This page tells you about diagnosing prostate cancer and the tests you might have. There is information about
- Seeing your GP
- PSA blood test
- Rectal examination
- Referral to hospital
- Rectal ultrasound
- Needle biopsy
- MRI scan
- Template biopsy or targeted biopsy
- After the tests
Seeing your GP
If you have symptoms that could be due to prostate cancer you should see your GP. They will examine you and ask about your general health. Your doctor will also take a blood test to check the levels of a protein called prostate specific antigen (PSA) in your blood. They will also do an examination of the prostate gland.
PSA blood test
Prostate-specific antigen, or PSA, is a protein produced by cells of the prostate gland. The PSA test measures the level of PSA in a man’s blood. For this test, a blood sample is sent to a laboratory for analysis. The results are usually reported as nanograms of PSA per milliliter (ng/mL) of blood.
PSA levels can be raised if a man has prostate cancer. But other medical conditions can also cause PSA levels to rise, such as an enlarged prostate that is not cancer called benign prostatic hyperplasia or BPH.
PSA can also be raised by prostate infection (prostatitis), exercise and sex. Some drugs used to treat a benign enlarged prostate can lower PSA ( Finastride/dutasteride)
Another problem is that all men have slightly different PSA levels. It is difficult to say what is normal, and what is high. This means that not all men with high PSA have prostate cancer. And not all men with prostate cancer have high PSA levels. But the following values are a rough guide, there is a range of normal PSA readings for every age group.
Age PSA Reference Ranges
Corresponding reference ranges for men of Africian ethnicity are 0-2.0ng/ml (40-49yrs) 0-4.0ng/ml (50-59) , 0-4.5ng/ml (60-69yrs) and 0-5.5ng/ml (70-79)
A reading higher than these values but less than 10 ng/ml is usually due to a non cancerous (benign)
Generally speaking, the higher the PSA level, the more likely it is that there is a cancer in the prostate. But in early prostate cancer, PSA levels are usually relatively low. It is not possible to pick out a particular PSA reading and say “people above this level have cancer and those below don’t”. The PSA level also naturally tends to get higher as men get older. As such, doctors cannot use the PSA test alone in diagnosing prostate cancer.
PSA blood tests are also used to monitor how well prostate cancer treatment works or to decide whether you need treatment. If your PSA is stable, it is a sign that a cancer is not growing or spreading. Successful treatment shrinks cancer and so the PSA level in the blood then falls.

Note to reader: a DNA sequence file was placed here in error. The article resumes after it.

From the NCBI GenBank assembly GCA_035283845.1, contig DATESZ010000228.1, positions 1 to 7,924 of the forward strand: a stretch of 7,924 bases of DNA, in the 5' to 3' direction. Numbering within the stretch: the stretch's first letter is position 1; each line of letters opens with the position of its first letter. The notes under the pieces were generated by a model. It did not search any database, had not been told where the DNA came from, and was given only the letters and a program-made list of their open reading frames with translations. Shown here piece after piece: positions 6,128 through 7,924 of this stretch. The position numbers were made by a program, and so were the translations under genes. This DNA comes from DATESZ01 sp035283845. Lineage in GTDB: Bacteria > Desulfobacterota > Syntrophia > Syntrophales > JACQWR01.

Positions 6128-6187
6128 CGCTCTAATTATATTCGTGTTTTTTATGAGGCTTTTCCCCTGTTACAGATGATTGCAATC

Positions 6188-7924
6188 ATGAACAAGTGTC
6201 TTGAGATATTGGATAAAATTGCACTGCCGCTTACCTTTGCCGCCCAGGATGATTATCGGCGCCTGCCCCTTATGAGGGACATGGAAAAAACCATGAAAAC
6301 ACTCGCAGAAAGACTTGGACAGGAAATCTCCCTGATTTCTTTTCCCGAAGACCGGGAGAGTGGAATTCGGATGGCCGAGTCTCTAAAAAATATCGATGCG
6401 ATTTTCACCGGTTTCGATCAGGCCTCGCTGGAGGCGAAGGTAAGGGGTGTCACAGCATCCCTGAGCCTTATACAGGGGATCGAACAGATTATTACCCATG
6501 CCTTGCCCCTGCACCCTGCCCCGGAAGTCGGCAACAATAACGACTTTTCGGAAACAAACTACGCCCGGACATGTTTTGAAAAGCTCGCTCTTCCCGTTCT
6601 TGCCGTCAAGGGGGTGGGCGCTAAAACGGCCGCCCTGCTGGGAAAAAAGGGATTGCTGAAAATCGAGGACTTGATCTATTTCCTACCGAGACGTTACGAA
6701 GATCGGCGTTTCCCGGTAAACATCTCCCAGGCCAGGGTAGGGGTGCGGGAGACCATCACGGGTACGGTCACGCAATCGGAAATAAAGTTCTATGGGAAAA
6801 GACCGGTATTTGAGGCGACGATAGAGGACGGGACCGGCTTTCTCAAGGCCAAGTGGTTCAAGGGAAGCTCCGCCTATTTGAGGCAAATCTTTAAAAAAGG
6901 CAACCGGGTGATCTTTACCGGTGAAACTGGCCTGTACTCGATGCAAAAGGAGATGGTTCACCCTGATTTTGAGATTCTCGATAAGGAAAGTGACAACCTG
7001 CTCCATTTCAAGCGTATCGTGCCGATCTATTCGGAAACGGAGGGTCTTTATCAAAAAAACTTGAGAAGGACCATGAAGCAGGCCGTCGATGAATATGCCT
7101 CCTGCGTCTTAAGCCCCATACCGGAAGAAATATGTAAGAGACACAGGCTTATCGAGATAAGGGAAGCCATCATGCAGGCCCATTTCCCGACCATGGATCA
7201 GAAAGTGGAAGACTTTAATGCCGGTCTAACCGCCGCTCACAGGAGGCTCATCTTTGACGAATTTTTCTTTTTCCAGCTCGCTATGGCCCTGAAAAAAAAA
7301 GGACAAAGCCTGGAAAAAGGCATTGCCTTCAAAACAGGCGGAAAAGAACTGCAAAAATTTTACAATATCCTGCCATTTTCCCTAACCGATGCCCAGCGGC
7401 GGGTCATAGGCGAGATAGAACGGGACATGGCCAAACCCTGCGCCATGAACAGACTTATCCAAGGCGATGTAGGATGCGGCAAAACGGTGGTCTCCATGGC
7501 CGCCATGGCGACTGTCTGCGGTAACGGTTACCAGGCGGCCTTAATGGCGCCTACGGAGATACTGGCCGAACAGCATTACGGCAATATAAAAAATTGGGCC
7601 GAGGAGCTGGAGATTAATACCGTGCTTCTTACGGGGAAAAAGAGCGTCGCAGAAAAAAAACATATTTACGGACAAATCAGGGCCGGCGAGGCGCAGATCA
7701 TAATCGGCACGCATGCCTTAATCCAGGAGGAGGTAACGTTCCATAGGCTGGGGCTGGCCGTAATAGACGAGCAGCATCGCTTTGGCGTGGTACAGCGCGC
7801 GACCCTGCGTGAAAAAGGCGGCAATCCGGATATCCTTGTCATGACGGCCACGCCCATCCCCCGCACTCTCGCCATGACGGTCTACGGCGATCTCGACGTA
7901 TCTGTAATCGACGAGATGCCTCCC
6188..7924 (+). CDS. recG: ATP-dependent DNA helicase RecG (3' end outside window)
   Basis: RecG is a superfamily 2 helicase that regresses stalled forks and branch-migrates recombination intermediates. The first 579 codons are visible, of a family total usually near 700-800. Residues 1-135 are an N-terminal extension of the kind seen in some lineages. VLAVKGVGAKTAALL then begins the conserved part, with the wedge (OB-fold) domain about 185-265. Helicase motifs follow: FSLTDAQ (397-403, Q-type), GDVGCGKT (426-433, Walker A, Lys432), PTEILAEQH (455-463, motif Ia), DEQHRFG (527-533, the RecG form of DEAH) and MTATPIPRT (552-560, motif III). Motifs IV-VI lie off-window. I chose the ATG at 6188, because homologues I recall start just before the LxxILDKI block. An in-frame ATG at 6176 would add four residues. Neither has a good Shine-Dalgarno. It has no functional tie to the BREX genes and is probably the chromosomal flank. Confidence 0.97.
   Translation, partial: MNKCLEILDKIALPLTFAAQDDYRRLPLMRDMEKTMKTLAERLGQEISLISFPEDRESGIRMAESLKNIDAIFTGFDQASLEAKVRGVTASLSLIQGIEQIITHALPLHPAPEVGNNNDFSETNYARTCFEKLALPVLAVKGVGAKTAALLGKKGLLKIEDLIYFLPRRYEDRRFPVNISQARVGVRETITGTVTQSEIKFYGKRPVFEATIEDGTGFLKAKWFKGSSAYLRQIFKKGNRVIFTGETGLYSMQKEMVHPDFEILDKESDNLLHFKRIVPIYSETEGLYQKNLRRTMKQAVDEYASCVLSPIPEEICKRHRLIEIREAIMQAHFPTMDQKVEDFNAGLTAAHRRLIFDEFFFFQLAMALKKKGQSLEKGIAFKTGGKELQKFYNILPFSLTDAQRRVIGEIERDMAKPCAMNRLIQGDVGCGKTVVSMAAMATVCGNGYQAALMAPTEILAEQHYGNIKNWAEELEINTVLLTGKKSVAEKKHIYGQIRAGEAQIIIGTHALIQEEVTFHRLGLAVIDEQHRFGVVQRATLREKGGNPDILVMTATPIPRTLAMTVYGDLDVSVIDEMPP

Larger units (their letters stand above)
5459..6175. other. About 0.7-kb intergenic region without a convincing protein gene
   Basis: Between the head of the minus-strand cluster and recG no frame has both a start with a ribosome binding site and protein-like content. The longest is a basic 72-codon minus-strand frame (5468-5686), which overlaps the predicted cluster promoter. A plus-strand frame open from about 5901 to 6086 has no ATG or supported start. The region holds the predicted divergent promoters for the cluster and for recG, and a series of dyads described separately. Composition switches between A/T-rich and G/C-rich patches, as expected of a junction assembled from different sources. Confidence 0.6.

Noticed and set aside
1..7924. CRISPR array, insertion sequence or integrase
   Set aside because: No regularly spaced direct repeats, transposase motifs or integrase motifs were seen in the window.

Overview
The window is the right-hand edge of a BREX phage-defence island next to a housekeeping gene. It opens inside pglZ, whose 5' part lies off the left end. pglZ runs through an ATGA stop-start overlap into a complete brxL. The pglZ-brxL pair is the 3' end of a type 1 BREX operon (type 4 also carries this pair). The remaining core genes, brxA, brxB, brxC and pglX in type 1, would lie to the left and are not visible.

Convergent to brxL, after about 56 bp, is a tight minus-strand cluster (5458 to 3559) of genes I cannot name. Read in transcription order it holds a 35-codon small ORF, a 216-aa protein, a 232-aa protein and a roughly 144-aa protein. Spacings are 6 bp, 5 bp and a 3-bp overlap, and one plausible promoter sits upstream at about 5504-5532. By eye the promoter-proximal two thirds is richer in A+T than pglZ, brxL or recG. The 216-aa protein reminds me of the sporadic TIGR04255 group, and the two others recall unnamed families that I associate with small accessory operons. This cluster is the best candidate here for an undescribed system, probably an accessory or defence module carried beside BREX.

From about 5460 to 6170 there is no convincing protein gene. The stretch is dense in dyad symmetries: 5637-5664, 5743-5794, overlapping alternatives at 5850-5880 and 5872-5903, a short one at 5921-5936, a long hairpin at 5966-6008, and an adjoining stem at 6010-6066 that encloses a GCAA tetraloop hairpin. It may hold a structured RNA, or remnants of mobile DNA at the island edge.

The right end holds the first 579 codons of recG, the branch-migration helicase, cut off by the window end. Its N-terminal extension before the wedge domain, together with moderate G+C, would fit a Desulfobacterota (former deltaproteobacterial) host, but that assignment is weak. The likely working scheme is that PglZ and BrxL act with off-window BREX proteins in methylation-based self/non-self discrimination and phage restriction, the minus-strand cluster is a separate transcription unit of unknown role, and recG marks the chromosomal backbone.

If you are going to have a PSA blood test you should not have
- A urinary tract infection (UTI)
- Ejaculated for 48 hours beforehand
- Exercised heavily in the previous 48 hours
- Had a prostate biopsy within the last 6 weeks
Your doctor puts a gloved finger into your back passage (rectum) to feel your prostate gland and check for abnormal signs, such as a lumpy, hard prostate. Doctors call this test a digital rectal examination (DRE).
Referral to hospital
If your GP finds anything that could be due to cancer they will refer you to hospital for more tests. The tests are used in diagnosing prostate cancer or to find out whether it has spread. You won’t need to have all of the tests. Your doctor will discuss the tests you’ll have and will explain what they are for.
At the hospital your doctor will usually repeat the PSA blood test and the rectal examination of the prostate.
You may have a rectal ultrasound scan to examine the prostate gland. It is called a trans rectal ultrasound (TRUS). You will need to make sure you have had a bowel movement beforehand so that your rectum is empty when you go for your appointment.
Your doctor puts a small ultrasound device about the width of a finger into your back passage. It produces sound waves to create a clear picture of the prostate gland. This test is uncomfortable, but shouldn’t hurt. It does not take long- likely less than 10 minutes.
If the doctor finds a lump or hardening of your prostate during your rectal examination or ultrasound, they may take a sample of cells (a biopsy) to examine under a microscope. The biopsy is most often done through your back passage (rectum) using the transrectal ultrasound scanner. It is then called a TRUS biopsy. The biopsy itself takes about 10 minutes and is usually done in the doctor’s office.